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Get to know Jamesport

Jamesport takes its name from a man who tried and failed to establish the area as a commercial wharf for shipping and whaling. But though excessively low tides foiled James Tuthill in the 1800s, his namesake hamlet has flourished. Tuthill also wasn’t entirely off-base with his aquatic-focused vision: Once people started traveling across the North Fork on the LIRR, Jamesport became a happening spot for fishing. The hamlet’s history also dates to 1731 with the Jamesport Meeting House; two stories and bell tower-topped, it stands as the oldest public building in Suffolk County. Presently, Jamesport quite captures the spirit that defines the North Fork. There are the Cape Cod-style homes and serene beaches — but mostly, it’s in the wine. With reds, whites, rosés, and even oranges at numerous vineyards, you’ll find plenty of options to sip on as you kick your feet up and stay awhile.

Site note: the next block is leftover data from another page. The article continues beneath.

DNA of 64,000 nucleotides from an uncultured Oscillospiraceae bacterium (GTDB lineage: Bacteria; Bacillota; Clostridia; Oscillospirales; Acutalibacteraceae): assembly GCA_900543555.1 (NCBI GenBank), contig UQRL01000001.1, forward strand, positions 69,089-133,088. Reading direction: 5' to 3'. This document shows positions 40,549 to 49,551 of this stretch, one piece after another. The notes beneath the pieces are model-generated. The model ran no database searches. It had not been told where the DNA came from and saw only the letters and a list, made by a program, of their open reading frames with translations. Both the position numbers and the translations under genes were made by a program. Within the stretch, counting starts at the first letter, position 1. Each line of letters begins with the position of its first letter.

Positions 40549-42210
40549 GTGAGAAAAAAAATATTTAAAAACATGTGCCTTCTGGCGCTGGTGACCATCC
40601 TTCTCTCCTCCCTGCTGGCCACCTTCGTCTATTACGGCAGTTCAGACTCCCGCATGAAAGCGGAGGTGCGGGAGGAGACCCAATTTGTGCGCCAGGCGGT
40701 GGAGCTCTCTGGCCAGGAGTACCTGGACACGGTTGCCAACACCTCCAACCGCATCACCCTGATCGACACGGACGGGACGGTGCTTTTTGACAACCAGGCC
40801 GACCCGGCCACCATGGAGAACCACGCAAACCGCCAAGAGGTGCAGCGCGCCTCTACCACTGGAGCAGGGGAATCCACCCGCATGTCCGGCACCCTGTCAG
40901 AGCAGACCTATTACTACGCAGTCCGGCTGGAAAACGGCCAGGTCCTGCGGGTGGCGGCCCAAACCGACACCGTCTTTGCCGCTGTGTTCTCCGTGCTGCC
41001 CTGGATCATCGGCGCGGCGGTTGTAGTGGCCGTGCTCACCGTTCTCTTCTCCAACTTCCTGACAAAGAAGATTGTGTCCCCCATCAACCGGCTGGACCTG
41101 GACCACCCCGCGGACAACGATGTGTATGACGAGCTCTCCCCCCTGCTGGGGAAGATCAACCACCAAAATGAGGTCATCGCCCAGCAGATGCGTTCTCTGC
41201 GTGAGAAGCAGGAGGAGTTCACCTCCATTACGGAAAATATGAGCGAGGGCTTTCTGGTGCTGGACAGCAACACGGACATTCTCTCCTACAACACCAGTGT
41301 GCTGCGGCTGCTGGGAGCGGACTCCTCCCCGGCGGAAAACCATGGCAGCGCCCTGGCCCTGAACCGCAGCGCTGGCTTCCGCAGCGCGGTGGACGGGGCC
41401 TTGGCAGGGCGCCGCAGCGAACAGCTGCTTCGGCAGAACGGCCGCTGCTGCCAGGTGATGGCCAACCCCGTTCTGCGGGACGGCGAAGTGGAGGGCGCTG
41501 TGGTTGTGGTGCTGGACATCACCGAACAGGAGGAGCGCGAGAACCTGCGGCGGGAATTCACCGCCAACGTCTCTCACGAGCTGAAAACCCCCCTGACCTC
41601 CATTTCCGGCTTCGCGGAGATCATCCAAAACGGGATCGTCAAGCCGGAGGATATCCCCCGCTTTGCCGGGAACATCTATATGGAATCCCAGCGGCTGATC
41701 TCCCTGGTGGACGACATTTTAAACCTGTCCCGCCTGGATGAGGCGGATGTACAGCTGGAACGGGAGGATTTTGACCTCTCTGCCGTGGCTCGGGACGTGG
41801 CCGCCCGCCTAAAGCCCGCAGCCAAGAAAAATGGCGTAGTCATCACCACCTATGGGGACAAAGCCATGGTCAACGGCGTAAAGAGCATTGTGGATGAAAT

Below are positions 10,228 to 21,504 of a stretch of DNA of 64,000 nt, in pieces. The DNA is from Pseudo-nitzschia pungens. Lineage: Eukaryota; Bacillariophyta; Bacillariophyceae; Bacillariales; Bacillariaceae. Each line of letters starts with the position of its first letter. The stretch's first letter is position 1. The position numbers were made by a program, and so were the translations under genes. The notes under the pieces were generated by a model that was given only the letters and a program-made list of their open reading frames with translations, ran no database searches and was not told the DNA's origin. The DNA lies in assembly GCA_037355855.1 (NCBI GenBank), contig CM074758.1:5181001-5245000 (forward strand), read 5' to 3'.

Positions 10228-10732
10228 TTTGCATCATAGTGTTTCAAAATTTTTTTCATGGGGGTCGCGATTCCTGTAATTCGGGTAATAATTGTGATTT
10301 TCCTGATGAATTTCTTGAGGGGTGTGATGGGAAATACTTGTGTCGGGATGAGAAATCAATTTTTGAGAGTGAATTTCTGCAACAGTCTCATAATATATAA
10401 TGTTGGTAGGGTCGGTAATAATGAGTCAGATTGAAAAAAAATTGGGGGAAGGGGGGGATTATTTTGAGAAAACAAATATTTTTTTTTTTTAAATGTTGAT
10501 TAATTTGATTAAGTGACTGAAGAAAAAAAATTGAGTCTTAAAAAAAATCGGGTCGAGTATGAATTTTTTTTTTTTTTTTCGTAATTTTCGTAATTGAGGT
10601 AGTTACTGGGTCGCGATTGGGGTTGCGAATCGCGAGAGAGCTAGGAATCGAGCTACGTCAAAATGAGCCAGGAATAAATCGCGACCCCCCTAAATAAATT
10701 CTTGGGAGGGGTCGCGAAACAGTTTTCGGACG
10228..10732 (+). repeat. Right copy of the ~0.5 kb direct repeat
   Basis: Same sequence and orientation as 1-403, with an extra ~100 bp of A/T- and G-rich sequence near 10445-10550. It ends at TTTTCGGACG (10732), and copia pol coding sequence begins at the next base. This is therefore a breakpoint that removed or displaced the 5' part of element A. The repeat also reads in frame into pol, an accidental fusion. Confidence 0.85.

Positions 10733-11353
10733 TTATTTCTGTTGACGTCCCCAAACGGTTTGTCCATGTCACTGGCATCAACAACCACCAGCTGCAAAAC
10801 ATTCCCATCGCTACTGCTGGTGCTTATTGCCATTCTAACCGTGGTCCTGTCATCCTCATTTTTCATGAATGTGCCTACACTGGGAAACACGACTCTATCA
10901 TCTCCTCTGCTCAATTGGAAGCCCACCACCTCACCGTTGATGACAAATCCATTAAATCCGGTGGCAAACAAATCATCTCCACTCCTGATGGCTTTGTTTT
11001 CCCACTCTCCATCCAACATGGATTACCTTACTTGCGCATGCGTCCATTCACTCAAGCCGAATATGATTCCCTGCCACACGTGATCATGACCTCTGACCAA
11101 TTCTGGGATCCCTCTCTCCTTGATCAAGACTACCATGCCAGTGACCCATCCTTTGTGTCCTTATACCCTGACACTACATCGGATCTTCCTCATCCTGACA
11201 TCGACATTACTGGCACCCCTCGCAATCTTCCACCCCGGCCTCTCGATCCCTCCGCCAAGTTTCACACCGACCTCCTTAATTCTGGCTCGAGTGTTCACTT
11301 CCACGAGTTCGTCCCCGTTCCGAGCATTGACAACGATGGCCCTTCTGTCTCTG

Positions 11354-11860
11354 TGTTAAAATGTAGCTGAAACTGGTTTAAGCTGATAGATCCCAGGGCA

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Living on the North Fork

As far as descriptive names go, it doesn’t get much more straightforward than the North Fork of Long Island. See where Long Island splits at Riverhead? Well, the North Fork is the piece to the north. Perceived as the more reserved sibling of the East End’s twin tines, the North Fork is no less enticing than the Hamptons — it’s just a different speed. Up here, there's a bonafide viticultural culture. Vineyards number in the dozens, thriving in the maritime climate. Long Island’s agricultural ancestry carries through to the present, as local growers sell produce, flowers, cheese, and other wares at farmstands throughout the area. It all — plus proximity to Connecticut and Rhode Island (bridged by the Cross Sound Ferry) — amounts to a vibe that hews closer to New England than it does New York. The North Fork can be an escape to another world, despite being under 100 miles away from where you departed.